Motor Function and Perception of Health in Women with Provoked Vestibulodynia

Ingrid Næss, Helena C. Frawley, Kari Bø

Research output: Contribution to journalArticleResearchpeer-review

Abstract

Background: Provoked vestibulodynia (PVD) is a prevalent and disabling condition in women that may be associated with reduced quality of life and impairment of physical functioning. Aim: To investigate whether women with PVD have different motor functions, posture and breathing patterns, and whether they perceive their physical health differently, compared with asymptomatic controls. Methods and Main Outcome Measure: The Standardized Mensendieck Test (SMT) and the Medical Outcomes Study 36-Item Short-Form Health Survey (SF-36) were used to assess differences between 35 women with PVD and 35 healthy controls. Results: There were no statistically significant differences in any of the 5 motor domains of the SMT between the women with PVD and those without PVD: standing posture, 4.0 (0.6) vs 5.0 (0.6); gait, 4.7 (0.6) vs 4.8 (0.6); movement, 4.8 (0.8) vs 5.1 (0.6); sitting posture, 4.7 (1.0) vs 4.9 (0.8); respiration, 4.7 (1.0) vs 4.7 (0.9). Women with PVD scored significantly lower in all domains on the SF-36 (adjusted Bonferroni P = .002) except physical functioning. Clinical Implications: Given the lack of difference in the SF-36 physical functioning domain and in all 5 domains of the SMT between women with PVD and those without PVD, the value of interventions focusing on general physical function is unclear. Strengths & Limitations: A study strength is the use of an assessor-blinded case-control design, trained physiotherapists to conduct the tests, and valid and reliable outcome measures. A limitation is the homogeneity of the sample of young nulliparous women, which limits the generalizability of our findings to other study populations. Conclusion: Young nulliparous women with PVD did not score differently from a group of healthy controls on assessment of overall physical functioning or on standing posture, gait, movement, sitting posture, and respiration. However, the score for perception of general health was lower in the women with PVD compared with controls. I. Næss, H.C. Frawley, K. Bø. Motor Function and Perception of Health in Women with Provoked Vestibulodynia. J Sex Med 2019;XX:XXX–XXX.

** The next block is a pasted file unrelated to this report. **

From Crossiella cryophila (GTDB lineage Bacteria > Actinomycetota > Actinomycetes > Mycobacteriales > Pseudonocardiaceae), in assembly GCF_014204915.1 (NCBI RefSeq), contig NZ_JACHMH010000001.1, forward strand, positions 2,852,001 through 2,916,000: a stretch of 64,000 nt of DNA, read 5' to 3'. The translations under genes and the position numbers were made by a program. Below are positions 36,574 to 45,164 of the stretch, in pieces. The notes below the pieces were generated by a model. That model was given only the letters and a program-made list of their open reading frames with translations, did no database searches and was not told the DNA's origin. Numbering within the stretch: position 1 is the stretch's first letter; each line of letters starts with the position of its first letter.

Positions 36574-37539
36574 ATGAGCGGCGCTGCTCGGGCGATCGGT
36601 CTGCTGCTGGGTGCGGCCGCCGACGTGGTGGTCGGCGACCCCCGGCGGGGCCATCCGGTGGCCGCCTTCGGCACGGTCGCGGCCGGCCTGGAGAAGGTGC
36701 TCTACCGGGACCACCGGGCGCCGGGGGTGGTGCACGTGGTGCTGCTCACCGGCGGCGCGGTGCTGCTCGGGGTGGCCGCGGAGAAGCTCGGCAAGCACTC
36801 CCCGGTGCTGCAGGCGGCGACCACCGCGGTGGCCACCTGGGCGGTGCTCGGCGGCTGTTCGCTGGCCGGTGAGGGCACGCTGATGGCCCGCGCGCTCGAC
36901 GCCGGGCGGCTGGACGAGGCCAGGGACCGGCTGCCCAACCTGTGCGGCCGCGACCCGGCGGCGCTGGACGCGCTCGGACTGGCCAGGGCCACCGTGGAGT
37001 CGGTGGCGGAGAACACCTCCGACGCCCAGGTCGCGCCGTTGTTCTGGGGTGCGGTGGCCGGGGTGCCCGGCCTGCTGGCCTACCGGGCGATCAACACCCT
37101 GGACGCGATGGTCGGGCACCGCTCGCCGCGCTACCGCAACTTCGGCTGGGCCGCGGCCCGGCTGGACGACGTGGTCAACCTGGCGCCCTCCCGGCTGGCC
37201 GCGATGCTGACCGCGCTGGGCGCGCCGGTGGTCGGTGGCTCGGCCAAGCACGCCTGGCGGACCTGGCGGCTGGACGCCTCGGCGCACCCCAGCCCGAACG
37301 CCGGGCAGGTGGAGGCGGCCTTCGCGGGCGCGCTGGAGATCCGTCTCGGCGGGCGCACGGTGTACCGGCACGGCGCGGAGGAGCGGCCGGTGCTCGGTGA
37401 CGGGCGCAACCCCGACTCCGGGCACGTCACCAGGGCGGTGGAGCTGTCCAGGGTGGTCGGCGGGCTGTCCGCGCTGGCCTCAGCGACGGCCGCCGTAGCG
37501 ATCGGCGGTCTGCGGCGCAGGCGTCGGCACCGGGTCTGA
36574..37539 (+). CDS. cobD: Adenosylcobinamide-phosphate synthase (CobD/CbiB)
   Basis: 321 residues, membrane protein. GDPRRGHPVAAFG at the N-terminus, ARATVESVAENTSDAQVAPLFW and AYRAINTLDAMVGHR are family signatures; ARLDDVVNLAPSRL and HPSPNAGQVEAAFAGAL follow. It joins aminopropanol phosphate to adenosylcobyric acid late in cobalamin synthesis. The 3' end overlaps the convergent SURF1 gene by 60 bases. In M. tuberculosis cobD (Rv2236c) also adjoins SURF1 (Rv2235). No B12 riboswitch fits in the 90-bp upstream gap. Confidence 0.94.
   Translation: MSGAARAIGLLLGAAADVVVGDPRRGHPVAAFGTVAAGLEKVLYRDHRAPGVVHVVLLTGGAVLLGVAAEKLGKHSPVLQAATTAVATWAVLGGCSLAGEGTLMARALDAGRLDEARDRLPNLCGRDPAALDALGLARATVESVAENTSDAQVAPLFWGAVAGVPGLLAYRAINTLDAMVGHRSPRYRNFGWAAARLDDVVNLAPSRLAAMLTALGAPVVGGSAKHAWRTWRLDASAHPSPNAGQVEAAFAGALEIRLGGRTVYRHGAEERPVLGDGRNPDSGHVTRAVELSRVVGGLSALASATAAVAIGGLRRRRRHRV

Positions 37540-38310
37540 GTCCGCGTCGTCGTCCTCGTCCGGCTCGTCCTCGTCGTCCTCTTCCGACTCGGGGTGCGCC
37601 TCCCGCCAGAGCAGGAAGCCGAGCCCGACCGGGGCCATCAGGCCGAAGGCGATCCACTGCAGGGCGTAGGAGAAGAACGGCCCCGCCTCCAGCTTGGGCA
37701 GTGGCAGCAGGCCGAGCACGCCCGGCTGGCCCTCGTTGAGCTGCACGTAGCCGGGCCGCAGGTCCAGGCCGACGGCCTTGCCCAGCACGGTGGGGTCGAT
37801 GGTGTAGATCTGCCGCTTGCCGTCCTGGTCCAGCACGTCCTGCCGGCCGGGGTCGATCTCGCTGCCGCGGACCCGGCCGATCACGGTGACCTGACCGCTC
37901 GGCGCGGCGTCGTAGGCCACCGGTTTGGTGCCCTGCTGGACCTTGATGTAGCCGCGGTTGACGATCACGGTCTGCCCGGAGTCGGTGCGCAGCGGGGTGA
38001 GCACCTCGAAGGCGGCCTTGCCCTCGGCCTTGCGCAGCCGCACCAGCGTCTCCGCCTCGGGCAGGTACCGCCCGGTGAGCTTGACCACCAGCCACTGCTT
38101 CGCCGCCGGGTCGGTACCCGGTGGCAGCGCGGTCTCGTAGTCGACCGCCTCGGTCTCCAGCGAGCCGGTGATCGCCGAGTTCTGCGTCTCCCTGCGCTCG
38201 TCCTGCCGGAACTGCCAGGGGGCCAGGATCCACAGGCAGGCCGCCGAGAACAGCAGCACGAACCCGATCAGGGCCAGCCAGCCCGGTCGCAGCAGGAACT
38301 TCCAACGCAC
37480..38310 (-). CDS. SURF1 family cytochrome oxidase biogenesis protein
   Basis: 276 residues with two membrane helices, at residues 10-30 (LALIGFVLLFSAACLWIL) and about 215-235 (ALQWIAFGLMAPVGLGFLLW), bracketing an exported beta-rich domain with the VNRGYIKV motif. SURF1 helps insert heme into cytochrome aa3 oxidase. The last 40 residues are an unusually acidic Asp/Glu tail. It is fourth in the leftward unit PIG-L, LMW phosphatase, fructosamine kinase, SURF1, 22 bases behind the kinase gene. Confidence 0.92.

Original languageEnglish
Pages (from-to)1060-1067
Number of pages8
JournalJournal of Sexual Medicine
Volume16
Issue number7
DOIs
Publication statusPublished - Jul 2019

Keywords

  • 36-Item Short-Form Health Survey
  • Breathing
  • Motor Control
  • Movement
  • Physiotherapy
  • Posture
  • Provoked Vestibulodynia
  • Standardized Mensendieck Test

Cite this

@article{d667a2877af6417483be558dd0cb85fc,
title = "Motor Function and Perception of Health in Women with Provoked Vestibulodynia",
abstract = "Background: Provoked vestibulodynia (PVD) is a prevalent and disabling condition in women that may be associated with reduced quality of life and impairment of physical functioning. Aim: To investigate whether women with PVD have different motor functions, posture and breathing patterns, and whether they perceive their physical health differently, compared with asymptomatic controls. Methods and Main Outcome Measure: The Standardized Mensendieck Test (SMT) and the Medical Outcomes Study 36-Item Short-Form Health Survey (SF-36) were used to assess differences between 35 women with PVD and 35 healthy controls. Results: There were no statistically significant differences in any of the 5 motor domains of the SMT between the women with PVD and those without PVD: standing posture, 4.0 (0.6) vs 5.0 (0.6); gait, 4.7 (0.6) vs 4.8 (0.6); movement, 4.8 (0.8) vs 5.1 (0.6); sitting posture, 4.7 (1.0) vs 4.9 (0.8); respiration, 4.7 (1.0) vs 4.7 (0.9). Women with PVD scored significantly lower in all domains on the SF-36 (adjusted Bonferroni P = .002) except physical functioning. Clinical Implications: Given the lack of difference in the SF-36 physical functioning domain and in all 5 domains of the SMT between women with PVD and those without PVD, the value of interventions focusing on general physical function is unclear. Strengths & Limitations: A study strength is the use of an assessor-blinded case-control design, trained physiotherapists to conduct the tests, and valid and reliable outcome measures. A limitation is the homogeneity of the sample of young nulliparous women, which limits the generalizability of our findings to other study populations. Conclusion: Young nulliparous women with PVD did not score differently from a group of healthy controls on assessment of overall physical functioning or on standing posture, gait, movement, sitting posture, and respiration. However, the score for perception of general health was lower in the women with PVD compared with controls. I. N{\ae}ss, H.C. Frawley, K. B{\o}. Motor Function and Perception of Health in Women with Provoked Vestibulodynia. J Sex Med 2019;XX:XXX–XXX.",